He savored that feeling for several moments, and then felt something scuttle past him. It was a rodent. It looked like a hamster. But down here?
He watched it go to the nearest wall and sniff at it, as if it were something eatable. His curiosity got the better of him, and he forgot about it being Christmas and lonely and all the sad stuff that had been driving him down into the dirt.
He stood up slowly, so as not to startle the creature, and then watched as it made its way along the way, past the huddled soldiers, who had no attention for the creature. Even the Cook, who would toss anything into their pot to eat, ignored it. He was snoozing with his large kitchen pan over his face to keep the flickering fires from his face.
And there was Snookers, his pal from Fifth, who had elected to come with them when he could have had a cushy job back up earth side. But who was he to criticize anyone; he didn’t have to come either. Everyone was a volunteer; because there was always the chance none of them would make it back alive. Sometimes he thought he was a death freak who lived on being on the edge, but in his less morose moments, he knew he just wanted to save lives.
What was that?
He blinked closely as the rodent slipped into what appeared to be a crack of some sort. It hadn’t been there earlier when he had passed it before. He went over and reached his hand out to the wall above the crack, but his hand vanished. He almost screamed in terror, but then he recovered his senses. He didn’t want to alarm anyone. Everyone needed the rest they could get.
He followed his hand with his arm, then his shoulder and the rest of himself. He found himself in a small, but cozy room with white walls and Christmas decorations everywhere. A warm fire was burning in a fireplace, and mistletoe hung from the rocky ceiling overhead. The rodent was nowhere to be seen. But on a small table was a heap of shiny present packages, a plate of cookies, and a glass of milk with its glass shimmering with frost.
He went closer and felt the glass. It was cold to touch. He couldn’t believe his luck. He began eating cookies like he was starving, and gulping milk. No matter how much milk he drank the glass never seemed to empty.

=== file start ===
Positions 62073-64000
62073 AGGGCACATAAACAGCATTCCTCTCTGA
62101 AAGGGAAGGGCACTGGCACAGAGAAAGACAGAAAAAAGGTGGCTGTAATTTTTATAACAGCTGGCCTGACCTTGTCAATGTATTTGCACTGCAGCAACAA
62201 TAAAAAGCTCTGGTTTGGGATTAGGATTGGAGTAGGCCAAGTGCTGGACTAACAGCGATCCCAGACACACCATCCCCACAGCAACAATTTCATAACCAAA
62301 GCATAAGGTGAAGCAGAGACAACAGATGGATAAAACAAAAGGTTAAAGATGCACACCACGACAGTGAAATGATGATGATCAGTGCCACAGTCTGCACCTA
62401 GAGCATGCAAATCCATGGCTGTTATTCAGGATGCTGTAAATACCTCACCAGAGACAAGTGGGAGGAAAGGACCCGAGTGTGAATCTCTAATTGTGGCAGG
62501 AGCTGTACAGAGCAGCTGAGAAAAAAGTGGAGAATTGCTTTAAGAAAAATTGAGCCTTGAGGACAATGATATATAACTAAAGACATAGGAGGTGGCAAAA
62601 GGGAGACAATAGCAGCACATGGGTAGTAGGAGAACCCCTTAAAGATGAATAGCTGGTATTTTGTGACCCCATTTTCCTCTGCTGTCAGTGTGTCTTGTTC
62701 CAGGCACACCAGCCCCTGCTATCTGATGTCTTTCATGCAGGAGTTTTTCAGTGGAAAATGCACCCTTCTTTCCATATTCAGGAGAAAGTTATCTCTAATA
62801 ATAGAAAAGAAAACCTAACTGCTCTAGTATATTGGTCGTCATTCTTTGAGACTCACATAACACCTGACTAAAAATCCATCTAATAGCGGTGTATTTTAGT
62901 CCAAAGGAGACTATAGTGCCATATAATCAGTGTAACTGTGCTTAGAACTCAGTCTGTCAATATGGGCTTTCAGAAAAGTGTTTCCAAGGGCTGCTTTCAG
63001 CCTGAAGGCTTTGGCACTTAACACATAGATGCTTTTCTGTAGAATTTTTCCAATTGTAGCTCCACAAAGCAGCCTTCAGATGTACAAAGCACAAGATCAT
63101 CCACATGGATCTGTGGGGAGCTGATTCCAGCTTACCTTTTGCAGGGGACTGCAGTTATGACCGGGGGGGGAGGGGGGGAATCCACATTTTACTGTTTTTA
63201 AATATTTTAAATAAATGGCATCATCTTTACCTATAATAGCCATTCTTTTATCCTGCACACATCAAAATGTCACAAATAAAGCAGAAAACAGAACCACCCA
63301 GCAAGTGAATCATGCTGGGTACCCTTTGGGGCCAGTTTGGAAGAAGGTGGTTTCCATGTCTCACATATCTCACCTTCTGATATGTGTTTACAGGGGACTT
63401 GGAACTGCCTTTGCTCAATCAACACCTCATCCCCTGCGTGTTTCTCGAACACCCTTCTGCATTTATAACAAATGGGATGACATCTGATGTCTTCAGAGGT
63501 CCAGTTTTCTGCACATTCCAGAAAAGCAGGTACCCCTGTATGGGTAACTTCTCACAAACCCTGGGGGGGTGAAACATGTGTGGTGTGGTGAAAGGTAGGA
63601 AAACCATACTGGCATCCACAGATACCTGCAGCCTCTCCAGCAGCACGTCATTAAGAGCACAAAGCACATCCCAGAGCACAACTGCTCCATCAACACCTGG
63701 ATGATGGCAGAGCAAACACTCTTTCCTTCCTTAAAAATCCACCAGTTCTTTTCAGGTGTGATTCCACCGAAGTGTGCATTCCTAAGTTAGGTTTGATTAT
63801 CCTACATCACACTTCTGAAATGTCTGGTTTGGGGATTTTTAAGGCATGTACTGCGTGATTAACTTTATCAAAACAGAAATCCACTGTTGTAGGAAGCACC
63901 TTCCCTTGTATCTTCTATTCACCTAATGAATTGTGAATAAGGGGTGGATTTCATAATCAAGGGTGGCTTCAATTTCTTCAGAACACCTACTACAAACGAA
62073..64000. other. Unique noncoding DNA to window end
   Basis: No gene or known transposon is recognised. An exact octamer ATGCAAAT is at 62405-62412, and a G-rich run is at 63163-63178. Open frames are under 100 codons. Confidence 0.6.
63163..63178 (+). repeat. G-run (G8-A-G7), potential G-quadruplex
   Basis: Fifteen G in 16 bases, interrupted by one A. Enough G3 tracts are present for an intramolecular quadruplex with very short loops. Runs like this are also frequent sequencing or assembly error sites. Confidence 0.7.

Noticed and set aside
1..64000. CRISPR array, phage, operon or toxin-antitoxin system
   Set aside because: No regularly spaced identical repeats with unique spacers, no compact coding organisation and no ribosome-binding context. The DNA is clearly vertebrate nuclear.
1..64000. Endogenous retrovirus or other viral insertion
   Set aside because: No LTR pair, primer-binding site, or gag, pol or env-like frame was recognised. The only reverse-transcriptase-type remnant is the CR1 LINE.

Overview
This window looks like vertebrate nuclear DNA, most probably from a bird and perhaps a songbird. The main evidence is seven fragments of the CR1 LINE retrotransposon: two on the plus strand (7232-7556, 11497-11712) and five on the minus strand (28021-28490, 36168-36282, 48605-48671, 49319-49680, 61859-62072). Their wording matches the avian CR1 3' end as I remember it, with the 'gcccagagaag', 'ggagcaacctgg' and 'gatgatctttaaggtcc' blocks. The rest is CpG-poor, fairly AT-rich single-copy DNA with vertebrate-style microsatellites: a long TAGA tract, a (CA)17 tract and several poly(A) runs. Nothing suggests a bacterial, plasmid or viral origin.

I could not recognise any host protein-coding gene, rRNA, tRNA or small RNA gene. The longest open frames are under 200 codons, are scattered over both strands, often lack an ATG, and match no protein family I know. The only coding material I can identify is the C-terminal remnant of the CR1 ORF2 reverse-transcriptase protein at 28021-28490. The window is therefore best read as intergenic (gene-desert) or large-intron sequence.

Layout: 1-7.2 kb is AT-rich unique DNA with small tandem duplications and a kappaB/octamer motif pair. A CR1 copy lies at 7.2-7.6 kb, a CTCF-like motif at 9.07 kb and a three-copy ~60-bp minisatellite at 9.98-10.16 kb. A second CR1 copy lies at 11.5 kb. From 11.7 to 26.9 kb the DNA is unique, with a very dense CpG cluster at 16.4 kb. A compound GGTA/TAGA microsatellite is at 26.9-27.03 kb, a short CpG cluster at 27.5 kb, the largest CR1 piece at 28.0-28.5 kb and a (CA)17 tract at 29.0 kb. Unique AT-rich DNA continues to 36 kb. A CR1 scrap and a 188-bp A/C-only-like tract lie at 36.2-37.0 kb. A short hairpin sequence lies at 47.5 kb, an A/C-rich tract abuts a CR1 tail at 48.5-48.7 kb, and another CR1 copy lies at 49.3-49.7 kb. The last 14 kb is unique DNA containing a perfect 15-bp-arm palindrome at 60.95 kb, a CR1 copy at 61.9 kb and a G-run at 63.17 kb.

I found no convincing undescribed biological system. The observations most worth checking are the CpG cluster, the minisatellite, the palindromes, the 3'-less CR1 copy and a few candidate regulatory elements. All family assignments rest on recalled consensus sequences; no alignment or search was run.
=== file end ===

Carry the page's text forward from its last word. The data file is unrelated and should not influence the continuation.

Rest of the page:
Finally, he couldn’t squeeze anymore into his stomach.
He almost wanted to throw up he had made such a pig of himself. He was grinning from ear to ear. Then he realized he was standing beneath the mistletoe.
“Does this mean I get to kiss you?”
He turned around, surprised at the sound of the voice. “Madelyn!”
She had vanished in the Big One. No one had found her body. It was what had driven him into the service, to try and make up for the loss of her. She had been the only reason he wanted to be alive and she had been taken from him.
“Unless you know something I don’t.” She snickered.
He laughed and threw his arms around her. She hugged him back, and then pulled back.
He kissed her.
She put a finger to his lips.
“Now close your eyes and I have a big surprise for you.”
He closed his eyes.
He felt her move close, then her lips press close to his once more. He felt her warm breath upon his face, then nothing.
He opened his eyes and saw General Miles standing in front of him.
“Something wrong, Private?”
He shook his head, dazed. “No sir. Not a darned thing.”
“Good, Merry Christmas! Now get some shuteye before we start moving again.”
He nodded, then went back to his bedroll and threw himself down on it.
He shut his eyes. He could still see her smiling face in his mind. She was real. He knew she was. But how could he ever tell anyone else. None of it made any sense.
Then he remembered her putting her finger to his lips to stop the questions. Didn’t matter. It was happening. Had happened.
And for the first time in a very, very long time, he slept deeply and peacefully.